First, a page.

[Throwback Thursday :: This post originally appeared 07/06]
Okay, we’ve all heard it before. It pays to be nice. And apparently when it’s intentional with a pay-it-forward mindset, it can really make a difference.
I just read an article in the Mining Gazette [yes, you got the name right] about a town in Michigan that decided the best way to increase tourism was with positive word of mouth buzz.
And what they did was just simple stuff. Having extra maps of the area in their cars, helping stranded motorists, offering suggestions of where to get the best pasty. [I have no idea what that is, but imagine it’s important to know where the good ones are] I’d imagine folks were so amazed the locals would go out of their way to help an “outsider,” they told all their friends.
This got me thinking. How often are we intentional about this in ministry?
In the article, it wasn’t just the town council/Chamber of Commerce/mayor who was responsible for this. Everyone pitches in and it doesn’t take a huge marketing budget to pull off. I’ve read statsics somewhere [don’t look for a link for this] that studies show it takes 30 days to form a habit. So, this isn’t a marketing initiative, but a way of life for these folks.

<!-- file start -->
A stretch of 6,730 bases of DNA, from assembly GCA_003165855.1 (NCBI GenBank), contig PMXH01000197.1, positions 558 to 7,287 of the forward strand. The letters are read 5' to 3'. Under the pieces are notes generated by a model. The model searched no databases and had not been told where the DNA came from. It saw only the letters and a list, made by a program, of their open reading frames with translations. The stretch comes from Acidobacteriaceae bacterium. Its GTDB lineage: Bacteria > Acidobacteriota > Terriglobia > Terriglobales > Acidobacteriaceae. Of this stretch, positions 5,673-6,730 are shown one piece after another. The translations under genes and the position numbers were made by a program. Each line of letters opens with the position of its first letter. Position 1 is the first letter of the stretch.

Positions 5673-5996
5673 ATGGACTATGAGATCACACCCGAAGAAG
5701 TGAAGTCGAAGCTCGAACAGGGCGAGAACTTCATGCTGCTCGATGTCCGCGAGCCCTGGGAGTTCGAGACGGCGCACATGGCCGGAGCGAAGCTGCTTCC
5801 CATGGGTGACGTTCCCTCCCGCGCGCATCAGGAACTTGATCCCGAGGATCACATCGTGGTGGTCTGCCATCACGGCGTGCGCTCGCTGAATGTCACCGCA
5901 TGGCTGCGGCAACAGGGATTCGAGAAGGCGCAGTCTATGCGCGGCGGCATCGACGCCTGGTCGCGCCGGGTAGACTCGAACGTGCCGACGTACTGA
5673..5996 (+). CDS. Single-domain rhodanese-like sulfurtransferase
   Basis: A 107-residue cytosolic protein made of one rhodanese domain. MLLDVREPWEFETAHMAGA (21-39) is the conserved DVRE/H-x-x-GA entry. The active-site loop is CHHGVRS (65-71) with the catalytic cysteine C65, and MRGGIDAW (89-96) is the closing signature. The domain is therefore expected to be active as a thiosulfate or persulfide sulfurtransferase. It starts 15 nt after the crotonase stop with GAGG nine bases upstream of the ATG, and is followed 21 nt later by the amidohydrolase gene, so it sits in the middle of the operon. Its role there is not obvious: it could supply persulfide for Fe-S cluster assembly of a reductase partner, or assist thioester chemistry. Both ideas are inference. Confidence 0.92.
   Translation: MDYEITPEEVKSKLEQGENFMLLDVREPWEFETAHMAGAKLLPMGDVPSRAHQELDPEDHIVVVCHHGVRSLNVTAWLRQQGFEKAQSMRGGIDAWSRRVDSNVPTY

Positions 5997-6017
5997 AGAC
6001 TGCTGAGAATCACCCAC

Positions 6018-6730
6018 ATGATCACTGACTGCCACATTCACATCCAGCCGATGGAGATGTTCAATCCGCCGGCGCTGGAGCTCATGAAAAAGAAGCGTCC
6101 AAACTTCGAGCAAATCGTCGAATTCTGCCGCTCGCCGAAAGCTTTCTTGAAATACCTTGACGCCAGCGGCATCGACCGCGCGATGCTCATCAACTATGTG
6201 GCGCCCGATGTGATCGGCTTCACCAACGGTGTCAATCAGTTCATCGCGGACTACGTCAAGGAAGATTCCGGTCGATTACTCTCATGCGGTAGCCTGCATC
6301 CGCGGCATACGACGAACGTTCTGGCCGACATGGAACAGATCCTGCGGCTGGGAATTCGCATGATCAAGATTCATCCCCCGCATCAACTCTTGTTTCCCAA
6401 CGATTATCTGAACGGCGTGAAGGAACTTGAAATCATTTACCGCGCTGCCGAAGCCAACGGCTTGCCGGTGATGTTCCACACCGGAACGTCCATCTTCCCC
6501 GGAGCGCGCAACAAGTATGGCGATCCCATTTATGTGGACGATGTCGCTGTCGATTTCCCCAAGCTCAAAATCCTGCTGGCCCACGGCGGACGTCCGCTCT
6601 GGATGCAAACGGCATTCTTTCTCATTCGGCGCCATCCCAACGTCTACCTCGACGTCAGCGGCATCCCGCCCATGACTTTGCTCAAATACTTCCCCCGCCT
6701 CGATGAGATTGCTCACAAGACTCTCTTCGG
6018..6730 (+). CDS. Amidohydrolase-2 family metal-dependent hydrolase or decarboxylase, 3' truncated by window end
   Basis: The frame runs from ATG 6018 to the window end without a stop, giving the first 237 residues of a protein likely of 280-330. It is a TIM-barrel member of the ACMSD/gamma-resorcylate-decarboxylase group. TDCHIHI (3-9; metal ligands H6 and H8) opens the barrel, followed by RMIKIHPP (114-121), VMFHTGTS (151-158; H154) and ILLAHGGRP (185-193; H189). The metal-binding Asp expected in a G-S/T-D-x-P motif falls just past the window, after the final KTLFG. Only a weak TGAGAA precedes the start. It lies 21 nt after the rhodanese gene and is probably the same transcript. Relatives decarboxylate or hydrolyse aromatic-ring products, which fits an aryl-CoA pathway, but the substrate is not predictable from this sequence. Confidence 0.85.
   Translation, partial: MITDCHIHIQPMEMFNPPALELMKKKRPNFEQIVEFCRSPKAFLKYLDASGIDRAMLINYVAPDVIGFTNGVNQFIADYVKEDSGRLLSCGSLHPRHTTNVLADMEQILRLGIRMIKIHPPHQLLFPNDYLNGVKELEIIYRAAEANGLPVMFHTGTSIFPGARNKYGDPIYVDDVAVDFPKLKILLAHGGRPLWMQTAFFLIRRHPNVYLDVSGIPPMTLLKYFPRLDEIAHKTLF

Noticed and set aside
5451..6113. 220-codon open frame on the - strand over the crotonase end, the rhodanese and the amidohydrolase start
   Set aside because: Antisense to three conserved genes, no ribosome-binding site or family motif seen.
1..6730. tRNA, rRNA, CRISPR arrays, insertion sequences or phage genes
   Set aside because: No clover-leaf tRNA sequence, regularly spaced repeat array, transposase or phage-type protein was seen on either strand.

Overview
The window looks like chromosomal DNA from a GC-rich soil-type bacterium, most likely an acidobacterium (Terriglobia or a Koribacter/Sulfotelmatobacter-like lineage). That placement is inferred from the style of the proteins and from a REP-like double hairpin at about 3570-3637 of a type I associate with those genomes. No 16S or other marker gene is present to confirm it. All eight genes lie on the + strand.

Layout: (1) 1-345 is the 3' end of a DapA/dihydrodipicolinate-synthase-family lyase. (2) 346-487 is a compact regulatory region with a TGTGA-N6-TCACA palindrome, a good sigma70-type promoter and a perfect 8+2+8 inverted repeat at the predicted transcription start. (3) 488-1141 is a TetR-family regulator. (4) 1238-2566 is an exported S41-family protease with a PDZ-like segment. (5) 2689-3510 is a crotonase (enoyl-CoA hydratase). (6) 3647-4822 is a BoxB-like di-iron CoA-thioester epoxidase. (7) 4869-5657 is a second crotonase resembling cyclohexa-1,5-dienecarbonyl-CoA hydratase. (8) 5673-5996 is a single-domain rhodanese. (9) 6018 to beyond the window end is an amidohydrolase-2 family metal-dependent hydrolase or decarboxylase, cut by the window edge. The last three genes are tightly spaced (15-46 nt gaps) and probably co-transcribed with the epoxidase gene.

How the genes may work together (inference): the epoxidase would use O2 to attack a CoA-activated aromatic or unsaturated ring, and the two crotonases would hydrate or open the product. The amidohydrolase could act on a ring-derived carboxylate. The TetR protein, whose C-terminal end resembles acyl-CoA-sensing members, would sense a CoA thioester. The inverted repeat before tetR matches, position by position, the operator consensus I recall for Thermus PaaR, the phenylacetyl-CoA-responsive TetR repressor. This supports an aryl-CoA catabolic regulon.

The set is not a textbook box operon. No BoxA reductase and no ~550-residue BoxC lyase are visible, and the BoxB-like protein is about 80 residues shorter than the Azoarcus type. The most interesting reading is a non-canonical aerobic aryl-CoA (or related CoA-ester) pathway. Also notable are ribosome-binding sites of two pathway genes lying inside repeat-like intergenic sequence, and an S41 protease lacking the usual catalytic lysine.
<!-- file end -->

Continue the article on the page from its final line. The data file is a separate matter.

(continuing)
Makes ya wonder if a little area in the upper peninsula of Michigan can do it, what would the possibilities be for ministries?
I had so much fun doing this interview with Brady. (You can also listen on iTunes here) He’s fun, personable, and has such a heart for helping others. If you haven’t heard about Pro Church Tools yet, it’s chock full of great resources to help churches communicate better. They’re doing a fantastic job. Highly recommend ’em.
PS: This was my first time doing a podcast, so if you have any suggestions of how it could be better I’d love to hear your thoughts.
PPS: What OTHER questions do you have about branding that we couldn’t get to in the podcast but you’d love me to cover in the future?
I love this piece by Hugh MacLeod, as it seems so relative—especially in the world of ministries.
It’s easy to follow the crowd. To imitate what everyone else is doing. To want a website/logo/outreach program/fill-in-the-blank just like Big Name Ministry has.
(Side note: If I see one more website—or get one more request—for a website that looks just like Hillsong’s, I’m going to poke my eyes out with pencils)
But I believe the price of being a sheep is much steeper than mere boredom.
We’re robbing the world of what it is we’re uniquely wired to offer.
Don’t get me wrong. I love getting inspired by others who’ve gone before me and look for ways to build upon those ideas to make them my own. But as my friend Mark Batterson has so eloquently put it, “When inspiration stops short & becomes imitation, it’s suicide.”
Discovering your purpose and braving new trails is hard. It takes work, and yes, it can be very lonely. But I think the reward is worth it.